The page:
Are you drawn to the world of cosy coffee shops and carefully curated coffee blends? If you have a passion for coffee and a head for business, you may have decided to start your own coffee shop.
Before purchasing coffee beans and hiring a barista, however, it's important to think carefully about your business plan - because the success of your venture depends on it.
If you're not sure how to go about drafting up a business plan for a coffee shop, then you've come to the right place. Simply read our guide below to make your coffee shop business plan come to life.
Business plan by coffee shop type
Depending on your budget, location and skill set, you could choose to open one of several types of coffee shops.
The beauty is that regardless of which coffee shop concept you go for, the structure of your business plan will remain the same.
According to Talk About Coffee, these are the main concepts that you could draw up a business plan for:
Cafes usually serve hot drinks and refreshments. They can be set up in various locations such as commercial spaces and hospitals.
They often sell freshly cooked food (pastries, fast food and sandwiches) alongside hot drinks, which makes the model close to that of a restaurant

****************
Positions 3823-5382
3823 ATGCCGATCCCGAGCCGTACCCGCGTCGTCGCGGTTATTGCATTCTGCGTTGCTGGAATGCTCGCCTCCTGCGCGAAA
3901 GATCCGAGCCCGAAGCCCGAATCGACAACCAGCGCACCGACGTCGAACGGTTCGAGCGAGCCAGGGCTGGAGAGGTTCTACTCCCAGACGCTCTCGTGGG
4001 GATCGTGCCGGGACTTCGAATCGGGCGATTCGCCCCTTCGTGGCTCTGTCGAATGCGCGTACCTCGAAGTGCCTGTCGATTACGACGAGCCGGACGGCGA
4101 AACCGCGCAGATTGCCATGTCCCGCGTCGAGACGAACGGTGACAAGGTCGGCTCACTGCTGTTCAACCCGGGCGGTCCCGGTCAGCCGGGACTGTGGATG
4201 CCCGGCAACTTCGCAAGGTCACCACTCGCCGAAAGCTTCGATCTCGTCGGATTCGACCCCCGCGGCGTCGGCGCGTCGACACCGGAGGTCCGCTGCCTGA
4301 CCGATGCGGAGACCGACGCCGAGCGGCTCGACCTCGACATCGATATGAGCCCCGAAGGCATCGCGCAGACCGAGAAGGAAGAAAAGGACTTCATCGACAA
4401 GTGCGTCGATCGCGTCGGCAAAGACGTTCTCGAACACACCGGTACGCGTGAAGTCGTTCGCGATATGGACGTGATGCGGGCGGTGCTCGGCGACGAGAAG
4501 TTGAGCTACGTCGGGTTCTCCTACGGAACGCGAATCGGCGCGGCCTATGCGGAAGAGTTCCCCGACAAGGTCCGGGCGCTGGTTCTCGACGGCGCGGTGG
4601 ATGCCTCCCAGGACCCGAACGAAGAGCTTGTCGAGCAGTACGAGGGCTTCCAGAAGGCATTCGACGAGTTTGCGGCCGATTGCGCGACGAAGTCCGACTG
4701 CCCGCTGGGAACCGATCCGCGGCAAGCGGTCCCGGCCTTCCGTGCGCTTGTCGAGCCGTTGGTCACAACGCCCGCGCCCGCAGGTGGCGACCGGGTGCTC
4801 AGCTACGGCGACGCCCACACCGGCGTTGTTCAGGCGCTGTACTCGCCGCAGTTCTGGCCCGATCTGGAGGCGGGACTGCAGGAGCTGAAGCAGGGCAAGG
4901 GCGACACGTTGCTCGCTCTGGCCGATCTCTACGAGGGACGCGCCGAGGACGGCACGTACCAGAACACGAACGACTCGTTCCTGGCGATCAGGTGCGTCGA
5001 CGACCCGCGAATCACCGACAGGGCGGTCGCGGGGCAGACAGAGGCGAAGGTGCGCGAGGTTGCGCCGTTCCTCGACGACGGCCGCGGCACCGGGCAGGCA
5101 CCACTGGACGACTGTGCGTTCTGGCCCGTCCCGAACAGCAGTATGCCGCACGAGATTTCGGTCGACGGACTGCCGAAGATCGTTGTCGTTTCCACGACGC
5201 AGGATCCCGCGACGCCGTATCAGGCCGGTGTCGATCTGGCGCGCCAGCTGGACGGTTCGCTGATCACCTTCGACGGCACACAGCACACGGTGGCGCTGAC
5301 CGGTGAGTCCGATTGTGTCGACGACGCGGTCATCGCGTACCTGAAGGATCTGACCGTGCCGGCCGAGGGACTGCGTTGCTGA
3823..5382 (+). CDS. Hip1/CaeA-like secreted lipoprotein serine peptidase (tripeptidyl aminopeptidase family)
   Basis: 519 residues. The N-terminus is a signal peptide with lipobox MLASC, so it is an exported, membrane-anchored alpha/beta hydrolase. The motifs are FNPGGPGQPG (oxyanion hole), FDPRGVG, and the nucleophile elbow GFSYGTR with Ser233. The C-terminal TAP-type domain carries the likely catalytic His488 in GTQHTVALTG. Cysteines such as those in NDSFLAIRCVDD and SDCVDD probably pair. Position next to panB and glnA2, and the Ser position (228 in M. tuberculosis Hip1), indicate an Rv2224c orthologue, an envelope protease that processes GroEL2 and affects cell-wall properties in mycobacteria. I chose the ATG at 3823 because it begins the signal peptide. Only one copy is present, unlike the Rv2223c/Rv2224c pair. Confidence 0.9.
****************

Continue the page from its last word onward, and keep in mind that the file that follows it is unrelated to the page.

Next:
Coffee bars are smaller and primarily focus on selling brewed coffee. They offer bakery items (muffins, panini, cookies) in addition to hot drinks.
Choose this model if you possess skills in high-quality coffee-making because this can act as a unique selling point.
Like Coffee bars, coffee houses are specialist businesses. They produce fine coffee and can charge significant prices for it.
Breakfast items and salads are also served in tandem.
Choose this model if you have a relatively large premise that can act as a social hub.
Coffee shop drive-thru
This business model can be very profitable, provided that the right location is chosen.
The premises itself is small but the volume of customers can be very high.
The quality of coffee is not the unique selling point, in this case, rather it is the speed and efficiency with which customers can access a hot drink.
Cafe food truck
Cafe food trucks are mobile and can be set up to match high demand levels in any given location.
Commercial office spaces provide a great setting for such a business model because staff can easily access light snacks, refreshments and hot drinks throughout the day, without having to venture too far.
Why a coffee shop business plan is essential
As you're probably aware, the number one objective of a business plan is to ensure the financial viability of your venture. First and foremost, you need to make sure that your coffee shop will be profitable.
A coffee shop business plan also enables you to examine your business in detail, evaluate the amount of funding needed to get it up and running, and assess its expected profitability.
A coffee shop business plan will also be specifically requested by any bank or investor you decide to approach, so drafting one up is a mandatory step when it comes to securing financing.